Following the recent Facebook data breach, most of us have been paying closer attention to which parts of our lives are connected and what security and privacy settings we've signed up to.
And that connection is not limited to our mobile phones, tablets or computers, but also to modern cars. Should you now turn off our car's navigation system — or for that matter, Google Maps and Waze — for fears of being hacked? What about that telematics system that your insurer had you fit in order to get 50 percent off your fuel spend?
While we can simply turn off social media platforms like Facebook without affecting our lives, turning off technology features on our transport may not be that easy, as cars provide increasingly invaluable services. Would you rather maintain your privacy and be stuck on the side of the road?
Below, AutoTrader looks at four car tech features you probably will not want to switch off.
1. X-ray vision for your car
Ford and telecom chip maker Qualcomm are working on Cellular Vehicle to Everything (C-V2X) technology. Practically speaking, this means your car will have X-ray vision — more or less. C-V2X will allow vehicles to communicate directly with other vehicles, pedestrian devices and roadway infrastructure such as traffic signs or construction zones. This will enable drivers to know exactly what to expect up ahead.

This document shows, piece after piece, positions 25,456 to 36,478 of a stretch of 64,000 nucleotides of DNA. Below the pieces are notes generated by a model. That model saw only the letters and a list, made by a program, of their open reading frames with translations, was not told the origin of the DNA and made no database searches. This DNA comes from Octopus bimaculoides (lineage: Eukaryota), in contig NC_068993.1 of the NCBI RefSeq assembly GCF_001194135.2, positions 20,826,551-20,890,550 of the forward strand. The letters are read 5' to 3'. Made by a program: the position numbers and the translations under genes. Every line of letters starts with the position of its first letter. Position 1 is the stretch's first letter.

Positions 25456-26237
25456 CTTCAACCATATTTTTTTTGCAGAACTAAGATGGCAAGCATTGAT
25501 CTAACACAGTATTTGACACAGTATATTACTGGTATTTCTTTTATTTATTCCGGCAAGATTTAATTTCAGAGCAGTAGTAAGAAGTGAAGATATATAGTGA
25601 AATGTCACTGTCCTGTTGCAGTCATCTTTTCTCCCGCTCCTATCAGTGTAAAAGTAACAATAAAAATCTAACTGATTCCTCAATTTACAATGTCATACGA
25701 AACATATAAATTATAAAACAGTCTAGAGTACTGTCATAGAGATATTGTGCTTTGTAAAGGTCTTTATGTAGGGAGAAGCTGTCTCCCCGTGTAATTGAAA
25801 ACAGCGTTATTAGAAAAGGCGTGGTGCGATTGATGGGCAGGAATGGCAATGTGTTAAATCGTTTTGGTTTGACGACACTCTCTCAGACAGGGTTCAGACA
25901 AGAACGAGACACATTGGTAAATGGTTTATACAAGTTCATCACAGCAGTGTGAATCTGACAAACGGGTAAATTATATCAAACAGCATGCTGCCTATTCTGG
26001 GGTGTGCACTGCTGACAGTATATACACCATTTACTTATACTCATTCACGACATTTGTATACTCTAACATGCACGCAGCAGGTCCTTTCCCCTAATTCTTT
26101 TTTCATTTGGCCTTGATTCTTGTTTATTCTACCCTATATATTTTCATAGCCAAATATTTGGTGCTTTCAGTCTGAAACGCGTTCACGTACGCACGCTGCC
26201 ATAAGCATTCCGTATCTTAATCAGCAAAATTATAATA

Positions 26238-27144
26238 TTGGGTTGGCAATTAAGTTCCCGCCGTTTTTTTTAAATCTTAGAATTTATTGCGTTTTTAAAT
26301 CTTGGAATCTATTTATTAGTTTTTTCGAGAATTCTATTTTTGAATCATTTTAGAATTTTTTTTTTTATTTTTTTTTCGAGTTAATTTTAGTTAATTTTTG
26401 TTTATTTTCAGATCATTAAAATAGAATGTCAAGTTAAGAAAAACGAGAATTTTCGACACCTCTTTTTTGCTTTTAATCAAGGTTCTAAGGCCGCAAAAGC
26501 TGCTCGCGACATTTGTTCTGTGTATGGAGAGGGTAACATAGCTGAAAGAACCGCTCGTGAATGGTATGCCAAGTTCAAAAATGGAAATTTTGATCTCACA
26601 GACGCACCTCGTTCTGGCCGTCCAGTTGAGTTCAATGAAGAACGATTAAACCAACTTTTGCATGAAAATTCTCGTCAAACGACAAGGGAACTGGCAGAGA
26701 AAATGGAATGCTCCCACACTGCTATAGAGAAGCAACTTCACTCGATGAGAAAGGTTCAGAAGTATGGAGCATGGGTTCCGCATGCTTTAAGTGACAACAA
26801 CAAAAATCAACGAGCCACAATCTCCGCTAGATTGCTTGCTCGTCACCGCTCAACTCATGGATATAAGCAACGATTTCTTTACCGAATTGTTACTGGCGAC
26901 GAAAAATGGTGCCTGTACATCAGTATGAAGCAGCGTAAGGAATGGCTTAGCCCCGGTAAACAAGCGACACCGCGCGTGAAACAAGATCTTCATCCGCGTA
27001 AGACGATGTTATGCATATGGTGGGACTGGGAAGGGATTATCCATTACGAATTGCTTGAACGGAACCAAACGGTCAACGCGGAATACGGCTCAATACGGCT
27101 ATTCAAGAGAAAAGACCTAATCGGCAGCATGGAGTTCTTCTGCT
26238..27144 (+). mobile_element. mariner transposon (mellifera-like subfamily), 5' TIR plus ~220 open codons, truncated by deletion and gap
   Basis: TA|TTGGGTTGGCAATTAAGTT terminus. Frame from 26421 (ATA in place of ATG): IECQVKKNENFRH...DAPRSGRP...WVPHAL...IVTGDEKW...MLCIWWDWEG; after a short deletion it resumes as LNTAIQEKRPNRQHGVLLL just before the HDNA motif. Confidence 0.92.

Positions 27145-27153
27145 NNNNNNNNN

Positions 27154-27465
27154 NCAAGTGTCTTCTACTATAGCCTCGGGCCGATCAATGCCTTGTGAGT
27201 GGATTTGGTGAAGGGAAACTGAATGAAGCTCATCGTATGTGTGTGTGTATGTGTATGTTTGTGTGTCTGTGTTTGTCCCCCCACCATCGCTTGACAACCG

2. Real-time road condition safety alerts
A company called Inrix is piloting a system that could make roads a whole lot safer. Using data from the headlights, windscreen wipers and traction control, the system is able to calculate road conditions. Based on these findings, it will alert drivers to hazards ahead.
INRIX, a US firm that 'gathers real-time, predictive and historical data from more than 300 million sources, including commercial fleets, GPS, cell towers, mobile devices and cameras' in 'more than 47 countries'https://t.co/yd0LfREXoN— Wolfie Christl (@WolfieChristl) March 3, 2018
(also, one of Palantir's "data providers") pic.twitter.com/SpcZoo0IIf
3. Parking assistance, anywhere and everywhere
The brainchild of German parts supplier Bosch, this technology will effortlessly reveal the perfect parking spot. Cars fitted with the technology will be able to measure the gaps between parked vehicles and provide a live update to a map, which can be accessed by all.
4. Automated maintenance diagnostics
Modern cars have an on-board diagnostic port, which is generally located underneath the dashboard. This port helps service technicians measure emissions, diagnose performance issues, or alert the driver to repairs needed. Drivers of these vehicles could get calls from their service station to alert them to a tyre going flat, for example.
As is the case with so many other connectivity-related car features, however, this port could also give driver behavioural information and geolocation data.